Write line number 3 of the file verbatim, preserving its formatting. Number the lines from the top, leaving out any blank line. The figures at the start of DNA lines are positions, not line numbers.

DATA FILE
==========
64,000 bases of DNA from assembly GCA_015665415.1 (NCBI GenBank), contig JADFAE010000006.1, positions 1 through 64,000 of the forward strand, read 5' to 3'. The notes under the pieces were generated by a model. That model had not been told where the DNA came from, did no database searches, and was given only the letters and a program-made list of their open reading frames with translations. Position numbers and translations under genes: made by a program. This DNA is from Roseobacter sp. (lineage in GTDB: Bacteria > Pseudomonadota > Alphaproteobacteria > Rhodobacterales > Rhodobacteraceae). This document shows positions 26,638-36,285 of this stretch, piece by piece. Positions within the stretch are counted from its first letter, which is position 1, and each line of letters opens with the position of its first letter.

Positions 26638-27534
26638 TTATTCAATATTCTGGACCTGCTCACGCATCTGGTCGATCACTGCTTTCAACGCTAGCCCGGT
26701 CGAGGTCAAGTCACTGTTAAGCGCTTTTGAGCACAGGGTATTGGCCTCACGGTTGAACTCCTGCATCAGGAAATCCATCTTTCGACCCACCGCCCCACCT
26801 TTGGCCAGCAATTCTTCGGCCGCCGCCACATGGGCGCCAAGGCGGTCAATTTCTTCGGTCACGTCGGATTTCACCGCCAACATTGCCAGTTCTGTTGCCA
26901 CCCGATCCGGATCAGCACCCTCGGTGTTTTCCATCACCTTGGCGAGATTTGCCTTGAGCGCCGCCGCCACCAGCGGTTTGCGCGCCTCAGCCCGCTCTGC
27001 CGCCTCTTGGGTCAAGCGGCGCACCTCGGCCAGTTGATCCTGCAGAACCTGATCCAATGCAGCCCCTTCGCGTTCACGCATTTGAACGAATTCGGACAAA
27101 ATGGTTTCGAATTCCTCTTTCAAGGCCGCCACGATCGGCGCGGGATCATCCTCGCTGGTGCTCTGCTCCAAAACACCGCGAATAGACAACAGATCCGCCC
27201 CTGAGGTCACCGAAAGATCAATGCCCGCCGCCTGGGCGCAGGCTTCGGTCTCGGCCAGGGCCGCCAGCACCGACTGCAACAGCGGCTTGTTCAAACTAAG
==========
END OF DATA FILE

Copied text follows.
26638 TTATTCAATATTCTGGACCTGCTCACGCATCTGGTCGATCACTGCTTTCAACGCTAGCCCGGT